Most views of Orwell post-1945 see him as the voice of good old-fashioned, decent British common-sense socialism. His biographer, Taylor, as far as I recall, underplays his fascination, and intellectual argument, with the ex-Trotskyists Burnham and Shachtmann. In 1946, Orwell reviewed Burnham’s theories a mere 6 years after this conversation: in 1940 Hitler asked the Norwegian ambassador who he thought would win the war. The brave legate replied, “Trotsky”.

Orwell’s intellectual atmosphere reeked under Trotsky’s miasma: that’s why ‘Animal Farm’ and ‘1984’ are a conversation with, and, frankly, apology for Snowball/ Goldstein/Bronstein/Trotsky who could write like Shakespeare but act like Richard III.

Natheless, we all know that Orwell was a morally serious person: and so was Trotsky. One cannot possibly say the same about huge swathes of the modern left.

The most egregious example is the Second Iraq War. It was trivially simple to oppose it. The sole argument against it was the possibility of a bad outcome: which one can say about any war. The left – and it was the left in general – opposed it on the basis that it was imperialist, mainly because they, irrelevantly, thought that Dubya was a klutz: exactly how most British workers thought of Winston Churchill in 1939.

The 2nd Iraq war was obviously not an imperialist war and it differs from most other US interventions in that it attempted to, and did, install democracy in Iraq. The western left has utterly failed to notice this, preferring instead to focus on the trivial issue of George Bush’s rhetorical skills. That war ended disastrously, largely because of Bush’s hopeless Stage IV planning, and Saint Barack Obama’s withdrawal of American troops from the nascent Iraqi democracy.

If I were to turn the mulish leftist allegation-filled mind-set on its head, I’d point out that Obama left Iraqis to stand up for their own democracy. Let’s give Iraq 6 years to build a functioning democracy. While the US, 72 years after WWII and stationing troops in their countries, can’t rely on the Germans and Japanese to guarantee their own. This looks like US anti-white and anti-those-damned-clever-East-Asians racism. Any consistent western leftist might consider calling that racism – and they would still be wrong. Of course it ain’t true, but the thought could never even cross the mind of the bubble-primed modern western leftist desperate to spot US racism against a brownish Middle Eastern person.

Now we are left with the collapse of confidence in universal human values, largely as a result of the anti-Iraq war critique by the western left. What is noticeable is those critiques’ massive ignorance of the nature of Saddam’s régime. Largely, the left does not know anything about, or refuses to acknowledge its unfamiliarity with, Iraq 2003. And that is precisely the point that Orwell made about the USSR in 1948.

Of course, the big problem is that leftists think that any western intervention anywhere is immediately bad. Iraq is the go-to example. They fail to observe that Obama, by prematurely withdrawing US troops, sabotaged any possible good outcome in Iraq. They allege that the lesson is that the west – and the UN, which has played possum for 2 decades – should not intervene anywhere.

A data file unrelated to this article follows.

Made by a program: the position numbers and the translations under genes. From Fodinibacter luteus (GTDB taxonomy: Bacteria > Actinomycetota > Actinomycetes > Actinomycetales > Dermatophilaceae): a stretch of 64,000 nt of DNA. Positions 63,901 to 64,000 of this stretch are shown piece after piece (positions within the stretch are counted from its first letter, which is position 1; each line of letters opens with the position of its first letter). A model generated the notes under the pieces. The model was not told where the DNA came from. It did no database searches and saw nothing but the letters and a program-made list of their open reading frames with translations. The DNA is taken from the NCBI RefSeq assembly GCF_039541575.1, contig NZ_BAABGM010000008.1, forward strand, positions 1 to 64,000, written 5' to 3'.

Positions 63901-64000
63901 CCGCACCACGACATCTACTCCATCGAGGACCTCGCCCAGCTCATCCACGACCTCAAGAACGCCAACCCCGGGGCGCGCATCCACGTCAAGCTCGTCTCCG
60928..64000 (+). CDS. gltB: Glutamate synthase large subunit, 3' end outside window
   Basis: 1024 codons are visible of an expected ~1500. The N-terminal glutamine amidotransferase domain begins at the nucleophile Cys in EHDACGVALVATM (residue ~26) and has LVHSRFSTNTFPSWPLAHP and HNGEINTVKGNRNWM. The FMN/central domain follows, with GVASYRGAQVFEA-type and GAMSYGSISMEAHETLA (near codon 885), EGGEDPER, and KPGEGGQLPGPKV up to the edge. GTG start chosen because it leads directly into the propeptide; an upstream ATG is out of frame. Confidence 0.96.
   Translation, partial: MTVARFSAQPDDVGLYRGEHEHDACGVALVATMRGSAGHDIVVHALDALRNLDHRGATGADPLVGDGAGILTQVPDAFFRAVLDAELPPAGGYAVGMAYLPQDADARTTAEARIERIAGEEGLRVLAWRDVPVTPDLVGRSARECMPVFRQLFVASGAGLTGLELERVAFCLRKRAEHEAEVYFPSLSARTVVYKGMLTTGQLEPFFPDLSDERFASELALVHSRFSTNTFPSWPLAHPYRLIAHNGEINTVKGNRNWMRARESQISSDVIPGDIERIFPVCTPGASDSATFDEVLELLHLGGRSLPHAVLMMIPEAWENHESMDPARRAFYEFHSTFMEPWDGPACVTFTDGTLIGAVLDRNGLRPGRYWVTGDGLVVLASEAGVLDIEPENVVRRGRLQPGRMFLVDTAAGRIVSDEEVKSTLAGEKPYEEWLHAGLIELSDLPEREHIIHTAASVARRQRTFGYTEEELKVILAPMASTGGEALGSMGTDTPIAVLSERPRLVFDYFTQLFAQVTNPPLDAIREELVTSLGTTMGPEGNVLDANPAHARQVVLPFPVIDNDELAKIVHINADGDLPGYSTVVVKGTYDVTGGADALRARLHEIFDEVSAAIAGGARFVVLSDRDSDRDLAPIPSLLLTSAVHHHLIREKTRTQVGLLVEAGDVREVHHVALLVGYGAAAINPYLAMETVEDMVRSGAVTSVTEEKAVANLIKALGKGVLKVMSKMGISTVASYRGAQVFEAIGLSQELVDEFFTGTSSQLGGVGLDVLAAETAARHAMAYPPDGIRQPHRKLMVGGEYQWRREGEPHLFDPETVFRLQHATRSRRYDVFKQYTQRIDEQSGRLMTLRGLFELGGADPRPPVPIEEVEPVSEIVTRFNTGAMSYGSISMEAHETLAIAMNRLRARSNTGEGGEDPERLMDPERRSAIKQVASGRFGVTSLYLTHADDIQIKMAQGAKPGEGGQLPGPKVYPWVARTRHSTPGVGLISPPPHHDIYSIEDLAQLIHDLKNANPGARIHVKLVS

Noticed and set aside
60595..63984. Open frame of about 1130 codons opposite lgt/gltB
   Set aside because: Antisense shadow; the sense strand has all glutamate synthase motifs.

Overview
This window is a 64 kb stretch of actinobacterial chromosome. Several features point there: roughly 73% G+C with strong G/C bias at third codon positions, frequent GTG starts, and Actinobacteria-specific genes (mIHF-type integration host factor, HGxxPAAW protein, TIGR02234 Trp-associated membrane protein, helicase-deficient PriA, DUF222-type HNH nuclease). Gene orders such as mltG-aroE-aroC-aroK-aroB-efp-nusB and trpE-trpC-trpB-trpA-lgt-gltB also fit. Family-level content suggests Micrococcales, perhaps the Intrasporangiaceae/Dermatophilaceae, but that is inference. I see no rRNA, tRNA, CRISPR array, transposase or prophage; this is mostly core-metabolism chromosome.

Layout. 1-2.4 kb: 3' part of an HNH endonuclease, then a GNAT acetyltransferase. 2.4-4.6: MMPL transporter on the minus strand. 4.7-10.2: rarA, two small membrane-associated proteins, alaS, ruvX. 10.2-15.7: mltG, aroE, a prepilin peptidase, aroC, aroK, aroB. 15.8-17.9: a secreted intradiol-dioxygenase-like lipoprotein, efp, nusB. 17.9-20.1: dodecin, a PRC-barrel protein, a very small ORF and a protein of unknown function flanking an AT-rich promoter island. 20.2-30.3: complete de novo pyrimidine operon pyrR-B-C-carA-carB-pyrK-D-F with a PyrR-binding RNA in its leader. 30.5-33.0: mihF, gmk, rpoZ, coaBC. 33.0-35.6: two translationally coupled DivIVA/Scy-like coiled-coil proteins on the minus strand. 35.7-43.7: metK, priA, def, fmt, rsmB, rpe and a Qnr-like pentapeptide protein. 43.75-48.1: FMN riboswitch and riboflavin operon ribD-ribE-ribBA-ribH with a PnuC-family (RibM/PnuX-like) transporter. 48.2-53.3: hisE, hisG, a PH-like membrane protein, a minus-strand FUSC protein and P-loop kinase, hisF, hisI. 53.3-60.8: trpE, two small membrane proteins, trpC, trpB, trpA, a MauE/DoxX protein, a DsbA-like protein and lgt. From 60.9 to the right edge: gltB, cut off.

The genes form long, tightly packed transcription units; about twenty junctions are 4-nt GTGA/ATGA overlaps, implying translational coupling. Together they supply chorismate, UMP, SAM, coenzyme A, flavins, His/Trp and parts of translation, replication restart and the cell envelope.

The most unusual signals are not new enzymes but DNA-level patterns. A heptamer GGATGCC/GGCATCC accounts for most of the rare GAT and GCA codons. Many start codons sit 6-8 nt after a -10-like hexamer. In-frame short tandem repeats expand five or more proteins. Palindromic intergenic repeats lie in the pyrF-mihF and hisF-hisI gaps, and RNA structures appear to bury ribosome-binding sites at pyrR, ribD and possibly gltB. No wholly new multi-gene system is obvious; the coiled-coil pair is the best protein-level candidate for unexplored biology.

The word ‘Iraq’ is a short-hand for the unnecessary prosecution of a fight which should never have been started: it has become axiomatically the definition of a bad outcome. Yet, look at the statistics on Iraqi deaths pre- and post-2003. Saddam Hussein’s murderous efficiency makes IS look like amateurs. It outperforms IS by a magnitude of 10s or 100s.

As one tweeter expressed it, the left is suffering from “the awful ripple effects from the stigmatization of the Iraq intervention…” and particularly from its refusal to face Obama’s disastrous Middle East policy: his enabling of the growth of Iranian Shi’a theocracy and Ba’athist rule-by-torture.

In the short term this refusal by large swathes of the left has become a type of decadent grande bouffe at which it eats itself. Turn insular and isolationist and identify an identity from which you can indulge yourself in telling off the members of another group whose ideas, contrary to the rigour-free claims of your own ideology, you present as biologically determined: all white men are the same.

More seriously, in the medium and long term, the western left must take up a rigorous analysis of the Iraq war and its aftermath. I only see it being done to any extent in the security analysis sphere, among whom the facts really matter. We have a catastrophic long-term effect: the tiresome knee-jerk short-hand of ‘Iraq’ – all of it – being the definition of predictable failure.

If universal human rights are not worth defending everywhere and we become obsessed by who can have a dump where, this is the trivialisation of the left. This is how the useless western leftists – as Lenin said, useful idiots – enable theocracies, genocidalists and kleptocrats to determine the world order for the next generation. Because they have retreated from any beliefs without borders not even into the boudoir, but to the bathroom. And they are reduced to scuttling around in New York sucker-punching obscure, irrelevant and ineffective neo-Nazis like Richard Spencer and claiming world-historical class victory through a righteous clocking. How low and pathetically thuggish.

In some mood of exasperation, Marx once exclaimed, “Then I am not a Marxist.” In a zeitgeist where western leftist leaders openly excuse Islamo-fascists and others wibble on about punching right-wingers they don’t like, I know how he felt.